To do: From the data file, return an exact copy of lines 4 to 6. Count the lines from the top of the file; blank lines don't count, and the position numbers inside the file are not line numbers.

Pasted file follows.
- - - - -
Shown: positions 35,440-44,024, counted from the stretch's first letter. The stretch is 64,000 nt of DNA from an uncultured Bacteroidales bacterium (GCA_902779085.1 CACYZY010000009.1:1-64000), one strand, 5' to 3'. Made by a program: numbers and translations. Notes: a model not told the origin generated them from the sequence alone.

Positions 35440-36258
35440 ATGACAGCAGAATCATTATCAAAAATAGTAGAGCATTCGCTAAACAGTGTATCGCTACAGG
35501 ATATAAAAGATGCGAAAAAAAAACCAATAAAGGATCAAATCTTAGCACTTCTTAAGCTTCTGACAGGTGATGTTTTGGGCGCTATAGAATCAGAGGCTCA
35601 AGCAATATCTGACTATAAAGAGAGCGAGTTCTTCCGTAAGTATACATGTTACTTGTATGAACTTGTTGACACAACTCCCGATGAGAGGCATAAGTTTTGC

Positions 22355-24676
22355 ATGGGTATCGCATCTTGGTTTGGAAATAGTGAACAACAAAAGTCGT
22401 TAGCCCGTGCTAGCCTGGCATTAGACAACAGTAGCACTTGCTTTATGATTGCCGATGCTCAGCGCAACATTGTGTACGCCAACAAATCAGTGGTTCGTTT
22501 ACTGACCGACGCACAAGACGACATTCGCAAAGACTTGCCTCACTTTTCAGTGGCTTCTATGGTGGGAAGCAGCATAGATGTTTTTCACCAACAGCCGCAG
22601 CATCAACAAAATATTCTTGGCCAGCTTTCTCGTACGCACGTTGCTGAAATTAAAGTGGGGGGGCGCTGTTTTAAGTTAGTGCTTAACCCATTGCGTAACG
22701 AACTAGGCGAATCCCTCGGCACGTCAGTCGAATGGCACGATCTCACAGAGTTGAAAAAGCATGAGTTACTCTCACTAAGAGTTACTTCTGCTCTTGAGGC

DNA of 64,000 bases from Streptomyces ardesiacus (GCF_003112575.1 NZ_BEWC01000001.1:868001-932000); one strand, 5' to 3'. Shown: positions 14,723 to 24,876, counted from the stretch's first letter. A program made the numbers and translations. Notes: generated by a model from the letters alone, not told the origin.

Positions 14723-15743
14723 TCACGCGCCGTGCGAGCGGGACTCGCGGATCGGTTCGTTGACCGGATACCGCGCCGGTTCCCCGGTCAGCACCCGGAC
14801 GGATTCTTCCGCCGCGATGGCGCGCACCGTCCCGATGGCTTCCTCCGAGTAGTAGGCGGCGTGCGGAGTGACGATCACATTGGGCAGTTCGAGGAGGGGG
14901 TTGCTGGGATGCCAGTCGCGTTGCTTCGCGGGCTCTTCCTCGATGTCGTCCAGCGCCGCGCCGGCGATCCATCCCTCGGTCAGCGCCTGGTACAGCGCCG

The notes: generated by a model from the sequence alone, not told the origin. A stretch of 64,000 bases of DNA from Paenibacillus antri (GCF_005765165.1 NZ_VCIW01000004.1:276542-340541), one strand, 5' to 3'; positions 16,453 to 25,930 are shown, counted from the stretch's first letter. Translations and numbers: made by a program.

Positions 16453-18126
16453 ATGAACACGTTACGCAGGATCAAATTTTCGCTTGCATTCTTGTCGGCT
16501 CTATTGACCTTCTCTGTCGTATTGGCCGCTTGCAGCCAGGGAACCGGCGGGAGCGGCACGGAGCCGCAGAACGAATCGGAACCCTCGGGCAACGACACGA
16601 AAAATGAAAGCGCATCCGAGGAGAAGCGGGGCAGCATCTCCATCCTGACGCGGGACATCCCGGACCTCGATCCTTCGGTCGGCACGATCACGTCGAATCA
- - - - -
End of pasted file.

35501 ATATAAAAGATGCGAAAAAAAAACCAATAAAGGATCAAATCTTAGCACTTCTTAAGCTTCTGACAGGTGATGTTTTGGGCGCTATAGAATCAGAGGCTCA
35601 AGCAATATCTGACTATAAAGAGAGCGAGTTCTTCCGTAAGTATACATGTTACTTGTATGAACTTGTTGACACAACTCCCGATGAGAGGCATAAGTTTTGC

Positions 22355-24676